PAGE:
Auto Insurance Question

I have a question regarding auto insurance. I don’t own a car, nor do I drive one regularly. I am away at college for about 46 out of 52 weeks of the year. My college, however, is within a 100 mile radius of my home address. Consequently, I only drive when I come home for breaks, the occasional 3-day weekend, etc.

Because the college I attend is within 100 miles of my home address, my parents’ auto insurance policy states that I must be insured. There reasoning for this is that my home and college are so close that the insurance company is convinced that I will be driving. I did an internship several hundred miles away a few semesters ago, and for that duration of time I was not on the policy (or any policy) since I would be doing no driving. So apparently, there is some distance at which they will relinquish me from the policy. I’m told that my parents changed insurance companies a few months ago, and the previous one had this same draconian policy.

I was not even aware that my parents had been insuring me for driving that I wouldn’t be doing until they told me just recently. I would like to spare them this financial burden, and I don’t have the means to pay for insurance myself, but the insurance company is adamant that if I’m away at a college within this mythical 100 mile radius, I must be insured. Apparently that’s so close that they’re unable to believe I won’t be driving, despite the fact that I don’t own a car and go home infrequently. When asked directly why this must be so, they say it’s because any other insurance company would assume the same thing, and were I not to be insured, there would be a “suspicious gap” in my insurance record.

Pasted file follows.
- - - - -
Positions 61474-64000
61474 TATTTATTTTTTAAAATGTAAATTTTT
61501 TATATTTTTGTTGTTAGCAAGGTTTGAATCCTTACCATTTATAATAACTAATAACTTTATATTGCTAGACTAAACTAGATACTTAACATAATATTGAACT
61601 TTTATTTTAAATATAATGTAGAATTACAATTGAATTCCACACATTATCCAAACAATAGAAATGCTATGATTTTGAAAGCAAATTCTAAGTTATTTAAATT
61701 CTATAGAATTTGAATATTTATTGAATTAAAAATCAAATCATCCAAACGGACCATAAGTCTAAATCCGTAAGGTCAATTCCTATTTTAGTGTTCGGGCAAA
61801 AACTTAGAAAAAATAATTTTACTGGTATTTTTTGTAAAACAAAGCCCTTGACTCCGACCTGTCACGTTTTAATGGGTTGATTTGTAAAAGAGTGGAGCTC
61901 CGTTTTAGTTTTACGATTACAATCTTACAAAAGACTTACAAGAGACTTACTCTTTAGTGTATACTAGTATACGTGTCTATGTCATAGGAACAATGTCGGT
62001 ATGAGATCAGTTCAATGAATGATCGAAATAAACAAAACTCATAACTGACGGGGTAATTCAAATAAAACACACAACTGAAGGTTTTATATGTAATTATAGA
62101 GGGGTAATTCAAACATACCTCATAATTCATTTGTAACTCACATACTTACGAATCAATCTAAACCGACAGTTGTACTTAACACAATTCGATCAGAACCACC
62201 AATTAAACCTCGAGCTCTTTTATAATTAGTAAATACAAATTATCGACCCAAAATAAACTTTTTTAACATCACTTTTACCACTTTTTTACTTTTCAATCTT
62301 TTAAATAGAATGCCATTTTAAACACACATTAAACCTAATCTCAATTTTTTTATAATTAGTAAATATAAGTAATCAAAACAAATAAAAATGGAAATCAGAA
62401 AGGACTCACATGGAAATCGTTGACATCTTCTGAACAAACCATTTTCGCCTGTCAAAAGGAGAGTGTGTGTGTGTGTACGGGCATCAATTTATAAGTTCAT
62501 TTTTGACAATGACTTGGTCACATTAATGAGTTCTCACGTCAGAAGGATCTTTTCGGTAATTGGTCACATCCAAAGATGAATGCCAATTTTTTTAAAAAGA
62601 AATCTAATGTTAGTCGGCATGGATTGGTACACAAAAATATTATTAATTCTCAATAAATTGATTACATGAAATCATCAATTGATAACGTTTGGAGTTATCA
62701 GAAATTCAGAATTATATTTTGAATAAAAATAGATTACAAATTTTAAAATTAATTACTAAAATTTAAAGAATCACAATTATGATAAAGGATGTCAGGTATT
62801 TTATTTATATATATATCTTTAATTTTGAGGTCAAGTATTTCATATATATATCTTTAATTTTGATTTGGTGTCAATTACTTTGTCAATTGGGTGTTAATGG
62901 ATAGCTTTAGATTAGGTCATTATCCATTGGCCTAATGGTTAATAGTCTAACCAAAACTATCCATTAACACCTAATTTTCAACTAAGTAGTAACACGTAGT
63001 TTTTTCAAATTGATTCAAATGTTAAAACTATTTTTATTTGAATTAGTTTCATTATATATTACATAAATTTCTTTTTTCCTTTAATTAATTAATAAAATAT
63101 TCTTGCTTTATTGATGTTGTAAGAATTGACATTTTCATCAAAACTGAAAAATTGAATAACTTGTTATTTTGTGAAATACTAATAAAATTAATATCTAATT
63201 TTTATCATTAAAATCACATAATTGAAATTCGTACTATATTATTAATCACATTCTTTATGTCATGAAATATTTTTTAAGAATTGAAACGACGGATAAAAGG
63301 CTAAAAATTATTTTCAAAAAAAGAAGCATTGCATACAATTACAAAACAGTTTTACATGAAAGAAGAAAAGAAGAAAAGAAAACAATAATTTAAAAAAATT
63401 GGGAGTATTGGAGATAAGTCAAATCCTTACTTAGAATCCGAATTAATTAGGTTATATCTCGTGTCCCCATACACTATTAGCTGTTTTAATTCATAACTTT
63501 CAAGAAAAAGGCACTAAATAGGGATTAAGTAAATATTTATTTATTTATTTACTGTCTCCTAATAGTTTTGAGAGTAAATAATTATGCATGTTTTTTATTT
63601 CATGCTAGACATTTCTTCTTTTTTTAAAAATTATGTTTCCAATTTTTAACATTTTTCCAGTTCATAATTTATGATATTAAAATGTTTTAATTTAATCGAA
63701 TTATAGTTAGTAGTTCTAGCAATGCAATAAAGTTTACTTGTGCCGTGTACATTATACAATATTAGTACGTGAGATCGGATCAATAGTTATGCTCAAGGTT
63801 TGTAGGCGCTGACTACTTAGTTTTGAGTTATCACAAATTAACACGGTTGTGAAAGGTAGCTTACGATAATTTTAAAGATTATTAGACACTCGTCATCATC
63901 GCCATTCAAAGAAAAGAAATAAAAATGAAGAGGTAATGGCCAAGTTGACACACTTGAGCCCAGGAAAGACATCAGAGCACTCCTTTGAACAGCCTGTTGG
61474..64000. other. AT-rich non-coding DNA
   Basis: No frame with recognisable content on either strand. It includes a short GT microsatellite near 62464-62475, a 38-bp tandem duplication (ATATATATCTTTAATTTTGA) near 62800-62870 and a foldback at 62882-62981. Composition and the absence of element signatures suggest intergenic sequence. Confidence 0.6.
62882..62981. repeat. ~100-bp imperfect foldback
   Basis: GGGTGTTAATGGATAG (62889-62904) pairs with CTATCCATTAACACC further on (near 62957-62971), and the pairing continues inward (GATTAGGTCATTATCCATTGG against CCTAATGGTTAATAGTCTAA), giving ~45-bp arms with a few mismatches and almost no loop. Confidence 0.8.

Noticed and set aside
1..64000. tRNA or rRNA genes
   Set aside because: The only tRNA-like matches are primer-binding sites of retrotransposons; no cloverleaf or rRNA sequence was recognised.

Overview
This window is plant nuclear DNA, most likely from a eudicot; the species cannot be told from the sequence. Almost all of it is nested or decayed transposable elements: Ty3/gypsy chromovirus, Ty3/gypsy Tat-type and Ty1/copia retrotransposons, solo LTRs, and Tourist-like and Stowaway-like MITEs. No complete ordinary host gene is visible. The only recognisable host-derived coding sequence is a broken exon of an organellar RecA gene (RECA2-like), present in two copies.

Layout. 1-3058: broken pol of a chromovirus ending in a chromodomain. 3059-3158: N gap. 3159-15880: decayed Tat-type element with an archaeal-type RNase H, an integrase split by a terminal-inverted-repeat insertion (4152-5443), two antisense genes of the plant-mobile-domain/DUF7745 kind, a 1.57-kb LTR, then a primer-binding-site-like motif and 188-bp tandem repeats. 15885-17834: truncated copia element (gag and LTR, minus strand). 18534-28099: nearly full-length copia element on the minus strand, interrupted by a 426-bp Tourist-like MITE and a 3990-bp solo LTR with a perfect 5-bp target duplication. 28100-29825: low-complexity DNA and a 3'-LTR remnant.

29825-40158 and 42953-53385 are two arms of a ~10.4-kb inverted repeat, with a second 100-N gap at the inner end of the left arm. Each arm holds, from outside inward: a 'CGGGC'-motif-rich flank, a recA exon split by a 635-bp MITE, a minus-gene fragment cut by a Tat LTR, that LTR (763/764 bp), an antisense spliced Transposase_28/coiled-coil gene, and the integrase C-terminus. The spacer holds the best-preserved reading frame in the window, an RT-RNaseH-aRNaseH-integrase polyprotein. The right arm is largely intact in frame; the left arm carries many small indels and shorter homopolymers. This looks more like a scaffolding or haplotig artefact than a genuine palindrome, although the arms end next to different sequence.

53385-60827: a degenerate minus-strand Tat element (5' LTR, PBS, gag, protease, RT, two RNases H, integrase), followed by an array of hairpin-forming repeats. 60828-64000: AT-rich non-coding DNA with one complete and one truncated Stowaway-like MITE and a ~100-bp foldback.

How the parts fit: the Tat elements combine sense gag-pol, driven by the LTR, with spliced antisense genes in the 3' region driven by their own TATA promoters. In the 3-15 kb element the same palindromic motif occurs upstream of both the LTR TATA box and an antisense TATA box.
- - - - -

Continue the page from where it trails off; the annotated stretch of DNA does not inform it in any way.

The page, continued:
If I have to give up driving even on the rare weekend that I’m home, I’ll gladly do so if it means saving over a thousand dollars a year. What are my options here? My parents have been paying my insurance all this time because they don’t want me to have this “suspicious gap” in my insurance record, but that sounds like scare tactics from the insurance company to me. I’m not legally obligated to hold auto insurance if I’m not driving, am I?

I’m putting this in GQ instead of IMHO, because, while I’d certainly like opinions here, I’d also like someone who is knowledgeable of insurance practices and policies that give me some straight-up factual information here. Thank you very much for any help you can offer.

Just to clarify: You don’t have a separate policy of your own, right? Instead, you’re listed as a driver on your parents’ policy. This would mean that they’re not insuring you as such, but rather you are a feature of their household that affects their rates.

I’ve never heard of the concept of a “suspicious gap” in one’s car insurance record. Has anyone else heard of that? Maybe they mean that not listing you on your parents’ policy would constitute a suspicious gap in their coverage.

Never heard of forced insurance before. There can’t possibly be such a thing as a suspicious gap. Get yourself off of the policy tout de suite.

That’s correct, I don’t have my own policy. I’m not exactly sure of the technical term, but I’m listed as one of the drivers on one of their vehicles.

I have heard of this type of thing with regards to people living in the same home, but never a 100 mile radius.